Competition to create the digital world's leading destination for music fans intensifies as Billboard joins the fray Wednesday with a revamped website for pop music enthusiasts.
The effort pits the 115-year-old trade publication — owned by Nielsen — against rivals including AOL, Clear Channel, MySpace and Yahoo. Billboard says it has an edge because its site, for the first time, will allow all visitors, not just subscribers, to look at Billboard's weekly sales lists from the past 51 years.
"We're taking our charts and putting them on steroids," says Billboard Publisher Howard Appelbaum. "You'll be able to use the chart to discover everything about the artists, their discography and every chart position they've ever had. You just can't get that anywhere else."
There will be separate pages at www.billboard.com for every act that's made the charts. Visitors can read about their history, trade comments with other fans, hear songs, watch videos and buy recordings and concert tickets.
Most material will come from existing services. Lala.com provides the streamed music and handles sales of MP3 downloads. Ticketmaster processes concert ticket sales. AMG supplies information about musicians.
That could pose a challenge as Billboard tries to attract attention. "Music content and information have become ubiquitous, so you have to have something unique about your offering in order for it to be sought out," Clear Channel's Evan Harrison says. Billboard hopes record companies will provide exclusive access to performances and videos.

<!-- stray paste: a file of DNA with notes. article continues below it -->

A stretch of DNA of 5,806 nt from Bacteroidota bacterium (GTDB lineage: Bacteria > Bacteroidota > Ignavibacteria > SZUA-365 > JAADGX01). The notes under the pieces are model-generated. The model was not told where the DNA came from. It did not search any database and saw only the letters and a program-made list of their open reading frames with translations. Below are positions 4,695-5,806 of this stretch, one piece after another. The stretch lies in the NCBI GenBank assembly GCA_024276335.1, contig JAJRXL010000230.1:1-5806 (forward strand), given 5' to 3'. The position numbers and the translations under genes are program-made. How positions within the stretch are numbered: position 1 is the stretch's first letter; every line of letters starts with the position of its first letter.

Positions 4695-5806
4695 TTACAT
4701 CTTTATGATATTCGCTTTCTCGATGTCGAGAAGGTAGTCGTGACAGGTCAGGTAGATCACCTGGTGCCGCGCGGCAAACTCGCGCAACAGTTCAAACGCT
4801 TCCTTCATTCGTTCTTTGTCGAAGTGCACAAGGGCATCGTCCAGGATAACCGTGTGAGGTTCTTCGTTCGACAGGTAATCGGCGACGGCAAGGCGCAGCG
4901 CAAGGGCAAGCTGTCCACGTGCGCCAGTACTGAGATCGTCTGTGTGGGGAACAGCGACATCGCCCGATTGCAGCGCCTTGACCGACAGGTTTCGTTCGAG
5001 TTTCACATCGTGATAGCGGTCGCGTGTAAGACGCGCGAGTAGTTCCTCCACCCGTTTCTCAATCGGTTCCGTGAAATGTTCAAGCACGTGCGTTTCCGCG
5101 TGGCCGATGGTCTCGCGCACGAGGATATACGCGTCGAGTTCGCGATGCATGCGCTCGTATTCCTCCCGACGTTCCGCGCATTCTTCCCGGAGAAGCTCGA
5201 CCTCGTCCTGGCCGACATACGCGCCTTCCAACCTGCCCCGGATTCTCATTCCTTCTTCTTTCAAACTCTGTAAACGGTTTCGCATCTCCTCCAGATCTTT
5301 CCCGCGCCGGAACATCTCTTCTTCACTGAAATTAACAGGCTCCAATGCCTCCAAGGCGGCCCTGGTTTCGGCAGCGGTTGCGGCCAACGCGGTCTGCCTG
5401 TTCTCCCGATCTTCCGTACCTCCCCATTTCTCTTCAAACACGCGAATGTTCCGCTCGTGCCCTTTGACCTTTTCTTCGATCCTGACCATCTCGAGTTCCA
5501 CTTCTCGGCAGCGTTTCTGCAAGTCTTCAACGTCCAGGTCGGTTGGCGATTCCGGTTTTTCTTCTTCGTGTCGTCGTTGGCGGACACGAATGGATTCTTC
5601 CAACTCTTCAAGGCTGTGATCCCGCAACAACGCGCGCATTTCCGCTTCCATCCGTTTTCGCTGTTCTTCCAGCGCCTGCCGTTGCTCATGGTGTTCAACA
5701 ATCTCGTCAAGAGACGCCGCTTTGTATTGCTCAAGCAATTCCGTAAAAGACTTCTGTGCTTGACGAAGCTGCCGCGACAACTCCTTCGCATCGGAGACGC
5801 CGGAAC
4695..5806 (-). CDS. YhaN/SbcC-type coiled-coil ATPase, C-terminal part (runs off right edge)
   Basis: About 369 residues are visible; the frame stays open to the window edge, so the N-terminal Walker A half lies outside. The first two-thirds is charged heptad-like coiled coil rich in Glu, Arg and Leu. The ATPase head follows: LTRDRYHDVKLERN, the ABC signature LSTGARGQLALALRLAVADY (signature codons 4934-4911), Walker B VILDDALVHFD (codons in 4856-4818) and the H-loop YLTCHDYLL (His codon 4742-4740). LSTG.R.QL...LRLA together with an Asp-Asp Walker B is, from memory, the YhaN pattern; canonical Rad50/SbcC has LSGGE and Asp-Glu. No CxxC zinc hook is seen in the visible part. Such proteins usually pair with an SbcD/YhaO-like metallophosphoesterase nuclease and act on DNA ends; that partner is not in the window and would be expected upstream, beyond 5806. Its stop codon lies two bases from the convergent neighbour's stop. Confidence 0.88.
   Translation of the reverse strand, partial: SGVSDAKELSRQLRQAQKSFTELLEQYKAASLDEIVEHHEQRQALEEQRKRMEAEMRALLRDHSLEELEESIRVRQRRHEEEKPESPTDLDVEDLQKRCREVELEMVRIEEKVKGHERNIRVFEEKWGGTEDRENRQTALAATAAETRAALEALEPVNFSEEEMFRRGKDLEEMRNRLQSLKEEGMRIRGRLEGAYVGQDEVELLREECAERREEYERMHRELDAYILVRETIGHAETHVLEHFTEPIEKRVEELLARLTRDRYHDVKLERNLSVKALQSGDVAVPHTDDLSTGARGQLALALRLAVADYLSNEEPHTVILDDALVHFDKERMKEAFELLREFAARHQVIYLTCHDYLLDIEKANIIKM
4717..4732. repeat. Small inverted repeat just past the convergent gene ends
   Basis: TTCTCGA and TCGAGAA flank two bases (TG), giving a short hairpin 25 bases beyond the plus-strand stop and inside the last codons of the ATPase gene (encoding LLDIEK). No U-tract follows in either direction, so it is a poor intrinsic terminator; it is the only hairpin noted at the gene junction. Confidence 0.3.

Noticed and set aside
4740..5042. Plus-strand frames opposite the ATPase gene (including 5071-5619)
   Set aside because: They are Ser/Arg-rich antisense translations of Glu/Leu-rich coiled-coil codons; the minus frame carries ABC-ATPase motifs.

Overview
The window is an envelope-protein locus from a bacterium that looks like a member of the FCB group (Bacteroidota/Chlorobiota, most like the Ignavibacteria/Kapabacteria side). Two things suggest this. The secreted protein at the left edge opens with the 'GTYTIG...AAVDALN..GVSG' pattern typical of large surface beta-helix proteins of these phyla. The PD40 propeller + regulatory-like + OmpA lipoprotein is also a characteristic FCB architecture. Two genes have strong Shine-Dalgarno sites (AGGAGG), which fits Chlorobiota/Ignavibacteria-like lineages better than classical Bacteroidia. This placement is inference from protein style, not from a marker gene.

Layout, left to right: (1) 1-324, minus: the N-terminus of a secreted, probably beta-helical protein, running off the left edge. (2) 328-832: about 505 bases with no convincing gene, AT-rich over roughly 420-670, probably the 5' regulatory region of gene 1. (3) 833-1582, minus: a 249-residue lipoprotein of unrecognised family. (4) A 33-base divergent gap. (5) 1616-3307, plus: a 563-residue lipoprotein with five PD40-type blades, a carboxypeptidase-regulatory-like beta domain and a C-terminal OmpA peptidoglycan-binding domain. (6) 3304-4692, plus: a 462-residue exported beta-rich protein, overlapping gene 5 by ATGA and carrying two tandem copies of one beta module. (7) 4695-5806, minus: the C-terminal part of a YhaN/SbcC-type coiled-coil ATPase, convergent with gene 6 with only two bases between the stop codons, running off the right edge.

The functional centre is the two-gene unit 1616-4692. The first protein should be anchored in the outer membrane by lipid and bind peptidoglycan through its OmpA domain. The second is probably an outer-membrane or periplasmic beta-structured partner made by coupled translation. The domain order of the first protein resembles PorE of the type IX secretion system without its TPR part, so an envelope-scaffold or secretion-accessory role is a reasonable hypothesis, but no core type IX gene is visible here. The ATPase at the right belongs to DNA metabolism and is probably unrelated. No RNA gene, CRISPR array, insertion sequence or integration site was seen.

It also will add a few technological twists to the site. Users can hear a song once for free, and pay 10 cents for unlimited additional listenings. In addition, "You can go to this week's Hot 100 chart and listen to every song on it," Appelbaum says. "Or you can plug in any date you want and we'll show you all the charts and you'll be able to create a playlist."
Billboard will also make its services available outside of its website. "We have a couple of cool apps that we're developing for iPhone and Facebook applications," says Joshua Engroff, Billboard's vice president for online.
Billboard has a strong incentive to evolve into a consumer brand as the music industry struggles to reverse years of declining sales. The print magazine's circulation fell 29%, to about 18,385 a week, from 2002 to 2008. Meanwhile, the company projects that ad sales at the website could jump 25% this year, following recent ad deals with large companies including AT&T and Visa.
If that continues, the consumer business, led by the Web, could account for 60% of Billboard's revenue in 2010, vs. 55% this year.